Cynthia, as a longtime Hemingway fan I'd love to read the article, but your link took me to a login screen that stopped me in my tracks. A copy open to all would be welcome.
Naturally, like most aficionados I had a soft assumption that the terse fundamentals of his style derived from his days as a reporter, before and after the Great War. But I'm willing to be proved wrong!
The Japanese were not unfamiliar with the possibility of Atomic weapons.
One of the great ironies of WW2 is that 600 Imperial Japanese Army officers of the Hiroshima garrison were, on the afternoon of August 5, 1945, attending a lecture at Hiroshima Bunri University by a theoretical physicist about. ... yep an atomic bomb (P409 LAST GREAT VICTORY by Weintraub).
I hae a foot in both camp. I well recall a film on which I was an extra, with the following scene, the first in the movie:
A group of off duty US soldiers are in a bar in Hanoi immediatly after the end of the Vietnam war. A group of renegade VC come in and start a rucus
The first dialogue went thusly:
The war is over. There is an amnesty. Can't we just be friends.
H-War Book Reviews
Alexander MacDonald. The Long Space Age: The Economic Origins of Space Exploration from Colonial America to the Cold War. New Haven: Yale University Press, 2017. 272 pp. $35.00 (cloth), ISBN 978-0-300-21932-6.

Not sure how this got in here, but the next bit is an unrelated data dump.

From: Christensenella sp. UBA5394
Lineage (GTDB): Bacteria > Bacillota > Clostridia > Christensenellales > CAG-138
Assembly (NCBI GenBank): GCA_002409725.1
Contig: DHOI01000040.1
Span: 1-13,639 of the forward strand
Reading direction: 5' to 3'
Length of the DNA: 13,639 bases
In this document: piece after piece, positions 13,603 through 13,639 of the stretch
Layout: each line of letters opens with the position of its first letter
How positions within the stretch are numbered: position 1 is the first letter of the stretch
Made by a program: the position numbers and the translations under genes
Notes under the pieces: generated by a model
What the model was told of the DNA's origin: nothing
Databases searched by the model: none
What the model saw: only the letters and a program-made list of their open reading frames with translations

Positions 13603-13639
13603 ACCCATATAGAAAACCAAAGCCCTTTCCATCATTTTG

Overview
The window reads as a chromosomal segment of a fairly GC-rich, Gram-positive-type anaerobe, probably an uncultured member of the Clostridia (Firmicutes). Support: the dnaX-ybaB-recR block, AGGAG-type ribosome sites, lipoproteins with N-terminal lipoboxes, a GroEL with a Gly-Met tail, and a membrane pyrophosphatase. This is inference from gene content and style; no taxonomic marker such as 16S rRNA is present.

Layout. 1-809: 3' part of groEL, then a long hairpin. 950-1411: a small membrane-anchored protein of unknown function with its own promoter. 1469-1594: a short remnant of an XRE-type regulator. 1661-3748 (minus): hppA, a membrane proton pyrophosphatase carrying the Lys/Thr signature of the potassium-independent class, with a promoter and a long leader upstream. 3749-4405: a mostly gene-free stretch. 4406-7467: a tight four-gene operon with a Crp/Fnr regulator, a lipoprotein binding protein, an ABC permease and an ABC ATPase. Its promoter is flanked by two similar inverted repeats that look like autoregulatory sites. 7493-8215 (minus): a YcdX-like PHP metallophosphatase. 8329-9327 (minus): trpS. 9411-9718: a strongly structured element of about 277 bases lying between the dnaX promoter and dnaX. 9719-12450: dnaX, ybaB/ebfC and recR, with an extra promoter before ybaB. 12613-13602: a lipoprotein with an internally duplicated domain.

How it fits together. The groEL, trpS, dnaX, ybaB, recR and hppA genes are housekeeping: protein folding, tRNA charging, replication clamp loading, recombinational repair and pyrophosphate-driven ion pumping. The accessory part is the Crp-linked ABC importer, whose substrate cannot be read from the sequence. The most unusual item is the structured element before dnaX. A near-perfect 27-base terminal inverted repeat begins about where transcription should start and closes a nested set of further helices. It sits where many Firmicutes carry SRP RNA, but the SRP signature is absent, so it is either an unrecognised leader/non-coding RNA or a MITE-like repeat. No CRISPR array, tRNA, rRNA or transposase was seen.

Reviewed by Kristi Lowenthal (School of Advanced Air and Space Studies, Air University) Published on H-War (April, 2019) Commissioned by Margaret Sankey (Air War College)
Uzal Johnson. Captured at Kings Mountain: The Journal of Uzal Johnson, a Loyalist Surgeon. Edited by Wade S. Kolb III and Robert M. Weir. Columbia: University of South Carolina Press, 2011. Maps. 248 pp. $39.95 (cloth), ISBN 978-1-57003-961-4.
Reviewed by Ricardo A. Herrera (School of Advanced Military Studies) Published on H-War (April, 2019) Commissioned by Margaret Sankey (Air War College)
Tom Faulkner. Flying with the Fifteenth Air Force: A B-24 Pilot's Missions from Italy during World War II. Edited by David L. Snead. North Texas Military Biography and Memoir Series. Denton: University of North Texas Press, 2018. 336 pp. $29.95 (cloth), ISBN 978-1-57441-731-9.
Reviewed by Cory Hollon (Air University, Air War College) Published on H-War (April, 2019) Commissioned by Margaret Sankey (Air War College)
Antony Eastmond. Tamta's World: The Life and Encounters of a Medieval Noblewoman from the Middle East to Mongolia. Cambridge: Cambridge University Press, 2017. 480 pp. $50.00 (cloth), ISBN 978-1-107-16756-8.
Reviewed by Karen Carr (Portland State University) Published on H-War (April, 2019) Commissioned by Margaret Sankey (Air War College)
William G. Ross. World War I and the American Constitution. New York: Cambridge University Press, 2017. 402 pp. $59.99 (cloth), ISBN 978-1-108-18164-8.
Reviewed by Edward Gutierrez (Boston College) Published on H-War (April, 2019) Commissioned by Margaret Sankey (Air War College)
Printable Version: http://www.h-net.org/reviews/showpdf.php?id=52005